It know dis way: The motor has two identical windings. One end of
each winding is connected to the other winding. This connection is
also connected to one of the two wires providing power. The other ends
of the two windings are connected together with a capacitor. The
remaining power wire is then connected to one side or the other of the
capacitor. This determines the direction of rotation.
Another way to explain it is like this: There are two windings and
each winding has two ends. We'll call these W1, W2, W3,and W4. W1 and
W2 are the ends of one winding, W3 and W4 the ends of the other
winding. The capacitor ends we'll call C1, and C2. The power wires P1,
and P2. Connect W1, W3, and P1 together. Connect C1 to W2 and C2 to
W4. Now, connect P2 to the C1,W2 junction and the motor will spin one
way. If P2 is connected to the C2, W4 junction the motor will spin the
other way. Motors built this way run smooth but have much less
starting torque. Since there is no centrifigul starting switch they
can be made to run slower with lower voltage. Higher voltage will only
increase torque. The motor can not attain
Eric R Snow
The capacitor is connected between 2 of the 3 motor leads, and these
connections stay connected that way.
One of the AC line connections is made to either of the same 2 connections,
one for CW, or the other for CCW rotation.
This leaves one of the capacitor/stator connections floating (not connected
to the AC line connections, which would be L1-L2 for 240VAC or L-N for
Thanks Don, I understand about the two counterrotating. I just used
the single pulse per rev to illustrate why I didn't understand
vibration when coils are wound all around the stator-not just in one
place. So when a capacitor run and start motor which only uses one cap
and no starting winding, but instead uses two identical windings with
the cap shifting the phase of one winding, eliminates the ripple (at
least most of it) because of the phase shift. While one winding is
crossing zero the other is not.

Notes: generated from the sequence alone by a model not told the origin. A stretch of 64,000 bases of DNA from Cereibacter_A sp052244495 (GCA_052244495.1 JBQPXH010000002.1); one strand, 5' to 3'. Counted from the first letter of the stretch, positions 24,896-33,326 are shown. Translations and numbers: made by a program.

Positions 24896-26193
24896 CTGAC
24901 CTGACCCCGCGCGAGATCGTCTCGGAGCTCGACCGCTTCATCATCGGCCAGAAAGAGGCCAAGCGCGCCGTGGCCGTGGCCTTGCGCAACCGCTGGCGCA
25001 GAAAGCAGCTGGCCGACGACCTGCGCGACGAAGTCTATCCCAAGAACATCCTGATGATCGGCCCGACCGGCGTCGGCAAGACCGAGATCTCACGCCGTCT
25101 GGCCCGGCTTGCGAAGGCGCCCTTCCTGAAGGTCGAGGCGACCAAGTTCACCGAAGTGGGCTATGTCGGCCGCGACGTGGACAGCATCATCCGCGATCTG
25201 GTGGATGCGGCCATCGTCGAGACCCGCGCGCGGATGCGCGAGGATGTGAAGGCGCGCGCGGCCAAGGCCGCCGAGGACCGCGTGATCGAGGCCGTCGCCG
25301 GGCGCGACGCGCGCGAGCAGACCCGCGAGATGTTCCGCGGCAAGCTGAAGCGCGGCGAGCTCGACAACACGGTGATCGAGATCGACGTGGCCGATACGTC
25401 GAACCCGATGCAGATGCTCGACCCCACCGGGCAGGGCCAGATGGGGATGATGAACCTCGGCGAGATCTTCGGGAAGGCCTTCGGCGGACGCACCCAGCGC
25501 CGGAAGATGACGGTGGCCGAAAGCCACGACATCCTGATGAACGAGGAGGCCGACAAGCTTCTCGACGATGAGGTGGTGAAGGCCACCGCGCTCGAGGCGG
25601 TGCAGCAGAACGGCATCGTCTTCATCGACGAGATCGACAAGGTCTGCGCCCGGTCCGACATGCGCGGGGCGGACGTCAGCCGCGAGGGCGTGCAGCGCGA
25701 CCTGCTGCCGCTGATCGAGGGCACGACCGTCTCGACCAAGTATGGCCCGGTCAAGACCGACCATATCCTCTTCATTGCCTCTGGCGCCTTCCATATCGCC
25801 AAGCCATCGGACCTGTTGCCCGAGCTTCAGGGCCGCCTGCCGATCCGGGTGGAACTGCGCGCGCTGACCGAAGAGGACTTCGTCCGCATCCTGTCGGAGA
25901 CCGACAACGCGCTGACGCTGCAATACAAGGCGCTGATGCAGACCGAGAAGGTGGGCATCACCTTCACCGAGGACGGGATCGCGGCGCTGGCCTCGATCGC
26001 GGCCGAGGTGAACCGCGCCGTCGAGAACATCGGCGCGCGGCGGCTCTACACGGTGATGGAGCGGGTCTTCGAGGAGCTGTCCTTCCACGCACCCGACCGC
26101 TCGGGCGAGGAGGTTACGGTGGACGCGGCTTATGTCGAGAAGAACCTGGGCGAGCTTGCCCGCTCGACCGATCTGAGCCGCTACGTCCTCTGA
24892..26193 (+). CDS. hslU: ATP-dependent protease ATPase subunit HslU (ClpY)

Eric R Snow
Slight correction. A polyphase motor that is to be run on single-phase
current will have to be started either by external mechanical means or a
phase shifting network, usu. a capacitor, momentarily connected in series
with 1 of the windings. In some designs the capacitor is not used, the
necessary phase shift being derived from the start winding only. After
startup the poly-phase machine will continue to run on single-phase power,
as is well known, and the basis for all the so-called "static" phase
converters. Any motor running on a single-phase supply is subject to the
torque pulsations described in this thread. In essence, a 3-phase motor
(idler motor for example) is a single-phase machine when operated on
A capacitor "start and run motor" does, in fact, have a start winding.
Generally, "cap. start and/or cap. run" implies a single-phase motor with a
start winding. The start winding is usu. wound with smaller gauge wire than
the main winding and is used only temporarily during the starting interval.
The start winding is separated by mechanical space upon the stator and thus
is responsible for "phase shifted" sets of poles on the stator. A
single-phase motor starts as a 2-phase machine. A 3-phase motor started on
single phase is also temporarily connected "2-phase" during start time.
Bob, Eric isn't thinking about starting a 3-phase motor on single phase.
Eric, you are confused by the term "two-phase" which the person who wrote
it was too. There do exist two-phase electrical systems but NOT in the US
and here motors are either single phase or three phase (outside of some
lab or special function, of course).
Robert Swinney wrote:
On Tue, 17 May 2005 15:14:25 -0500, "Robert Swinney"
Not necessarily, Bob, if "start winding" means a winding that is
switched out once the motor is started. I have a 2 HP cap-run buffer
that operates as a two-phase motor with no switching from start to
run. It has only one cap, a continuous duty run cap. There is no
intermittent-duty electrolytic start cap. It does gronk the line
on startup! I observed start transient current to be about 190
amps, but it gets going quick enough not to trip a 20-am QD breaker.